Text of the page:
The Center for Education Innovation & Learning in the Sciences (CEILS) creates a collaborative community of instructors committed to advancing teaching excellence, assessment, diversity, and scholarship, resulting in the enhancement of student learning experiences in the Life and Physical Sciences at UCLA.

Dr. Tara Prescott-Johnson
Continuing Lecturer in Writing Programs and Faculty in Residence

Dr. Prescott-Johnson’s research interests include twentieth-century American literature, modernism, poetry, comics and graphic novels, popular culture, and gender studies. She is the author of Poetic Salvage: Reading Mina Loy and editor of Neil Gaiman in the 21st Century. She teaches English Composition 3, English Composition 3SL (Civic Engagement), English Composition 131C: Medical Narratives, Honors 87W: The Art of Neil Gaiman, and a variety of creative Fiat Lux seminars. Dr. Prescott-Johnson enjoys bringing students to the garden to hone their observation skills, inspire their creativity, and practice writing and self-reflection.

Nathanaël (Nat) Prunet, Ph.D.
Adjunct Assistant Professor, Molecular, Cell and Developmental Biology
Director, MCDB/BSCRC Microscopy Core

I am an Assistant Professor at the Department of Molecular, Cell and Developmental Biology (MCDB) at UCLA, where I teach Biology and Microscopy. Before opting for a career in microscopy, I trained as a plant developmental biologist, a field I chose for the wealth of imaging possibilities it offers. During my PhD and postdoc, I used a variety of widefield and confocal microscopy techniques to investigate the formation of flower buds at the tip of the stem in model plant Arabidopsis thaliana, and the genes and hormones that control this process. As a microscopist, I constantly work at the intersection of Science and Art – or SciArt – and this artistic aspect has long been an important driver for my work.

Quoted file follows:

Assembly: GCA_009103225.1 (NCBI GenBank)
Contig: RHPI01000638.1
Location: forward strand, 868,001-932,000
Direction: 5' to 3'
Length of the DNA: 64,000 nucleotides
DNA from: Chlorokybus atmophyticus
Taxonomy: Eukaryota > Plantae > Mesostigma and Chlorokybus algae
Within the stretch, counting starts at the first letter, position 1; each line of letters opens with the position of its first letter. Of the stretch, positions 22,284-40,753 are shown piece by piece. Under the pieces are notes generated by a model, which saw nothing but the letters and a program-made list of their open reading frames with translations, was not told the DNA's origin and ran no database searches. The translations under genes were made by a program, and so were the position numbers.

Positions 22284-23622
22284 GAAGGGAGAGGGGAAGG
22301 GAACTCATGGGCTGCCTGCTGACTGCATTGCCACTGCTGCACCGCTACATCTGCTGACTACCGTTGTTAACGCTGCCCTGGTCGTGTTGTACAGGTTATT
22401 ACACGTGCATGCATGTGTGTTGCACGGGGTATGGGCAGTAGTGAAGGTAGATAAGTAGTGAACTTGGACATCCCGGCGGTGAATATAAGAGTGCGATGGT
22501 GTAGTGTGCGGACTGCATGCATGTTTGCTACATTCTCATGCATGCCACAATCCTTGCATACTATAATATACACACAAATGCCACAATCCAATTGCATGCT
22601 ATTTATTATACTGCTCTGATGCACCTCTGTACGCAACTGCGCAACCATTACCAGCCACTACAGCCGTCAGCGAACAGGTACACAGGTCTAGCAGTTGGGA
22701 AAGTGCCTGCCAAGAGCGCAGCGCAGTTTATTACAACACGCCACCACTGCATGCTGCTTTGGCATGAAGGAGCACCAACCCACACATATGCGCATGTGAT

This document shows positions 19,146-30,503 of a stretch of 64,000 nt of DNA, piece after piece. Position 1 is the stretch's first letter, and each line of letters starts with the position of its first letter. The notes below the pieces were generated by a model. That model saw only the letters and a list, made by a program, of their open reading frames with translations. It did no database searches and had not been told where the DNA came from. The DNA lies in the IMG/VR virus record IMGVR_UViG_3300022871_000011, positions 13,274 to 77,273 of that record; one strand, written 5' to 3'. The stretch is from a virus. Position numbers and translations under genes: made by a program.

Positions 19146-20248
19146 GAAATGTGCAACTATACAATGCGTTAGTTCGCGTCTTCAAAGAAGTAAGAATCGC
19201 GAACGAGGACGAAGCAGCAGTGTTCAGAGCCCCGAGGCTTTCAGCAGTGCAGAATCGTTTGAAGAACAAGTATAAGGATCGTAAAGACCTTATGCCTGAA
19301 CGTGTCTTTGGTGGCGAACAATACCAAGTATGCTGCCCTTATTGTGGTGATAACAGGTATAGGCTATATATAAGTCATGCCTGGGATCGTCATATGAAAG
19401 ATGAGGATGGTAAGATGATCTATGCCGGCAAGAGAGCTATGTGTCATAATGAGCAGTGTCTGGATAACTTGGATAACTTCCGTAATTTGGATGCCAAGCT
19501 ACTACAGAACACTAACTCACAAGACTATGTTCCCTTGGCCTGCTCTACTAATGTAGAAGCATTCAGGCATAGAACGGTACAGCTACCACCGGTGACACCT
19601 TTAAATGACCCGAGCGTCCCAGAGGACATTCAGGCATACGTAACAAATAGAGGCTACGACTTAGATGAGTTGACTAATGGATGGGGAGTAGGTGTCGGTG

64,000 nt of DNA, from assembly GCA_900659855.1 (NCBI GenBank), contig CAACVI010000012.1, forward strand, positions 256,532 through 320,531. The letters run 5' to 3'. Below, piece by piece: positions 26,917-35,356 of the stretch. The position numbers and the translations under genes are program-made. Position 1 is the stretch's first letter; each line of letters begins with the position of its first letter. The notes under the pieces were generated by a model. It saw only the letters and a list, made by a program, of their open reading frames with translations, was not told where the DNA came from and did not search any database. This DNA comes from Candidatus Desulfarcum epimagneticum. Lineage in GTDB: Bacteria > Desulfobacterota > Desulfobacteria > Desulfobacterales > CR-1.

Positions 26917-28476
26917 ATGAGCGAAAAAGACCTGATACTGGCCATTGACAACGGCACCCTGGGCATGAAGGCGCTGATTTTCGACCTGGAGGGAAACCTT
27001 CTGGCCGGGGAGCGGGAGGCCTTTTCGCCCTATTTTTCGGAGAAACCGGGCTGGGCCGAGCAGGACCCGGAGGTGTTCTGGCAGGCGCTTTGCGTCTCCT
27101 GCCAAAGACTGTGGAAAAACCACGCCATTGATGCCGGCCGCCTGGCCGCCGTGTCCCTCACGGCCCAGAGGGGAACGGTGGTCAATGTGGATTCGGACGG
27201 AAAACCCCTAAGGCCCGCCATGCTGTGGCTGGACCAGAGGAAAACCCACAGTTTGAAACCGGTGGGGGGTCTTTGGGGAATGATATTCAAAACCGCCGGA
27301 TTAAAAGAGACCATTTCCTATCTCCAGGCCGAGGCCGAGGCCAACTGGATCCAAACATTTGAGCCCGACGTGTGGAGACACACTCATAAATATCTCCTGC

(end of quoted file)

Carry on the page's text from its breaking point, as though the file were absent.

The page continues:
Rachel Prunier, Ph.D.
Assistant Adjunct Professor, Ecology and Evolutionary Biology

I am continuing my work understanding the genetics and evolution that underlie the diversification of plants in South Africa. This work is comprised of two main projects. One project is the assembly and annotation of the genome of Protea repens, a strangely widespread plant species from South Africa. Together with Dr. Jill Wegrzyn at UConn and Dr. Andrew Latimer at UC Davis I hope to understand the genes that have allowed it to take advantage of the challenging environment in which it lives. This project is entirely on the computer, using python and shell scripting to coordinate the complex computational challenges of assembling the genome and identifying the genes. The second project is more lab based. In collaboration with Dr. Sandy-Lynn Steenhuisen at the University of the Free State and Dr. Jeremy Midgely at the University of Cape Town in South Africa and their students, I am investigating the genetic diversity of species with different pollinators. We are also investigating the extent to which individuals in these species mate with themselves or mate with other individuals. Both of these factors: genetic diversity and inbreeding have consequences for the evolution of species.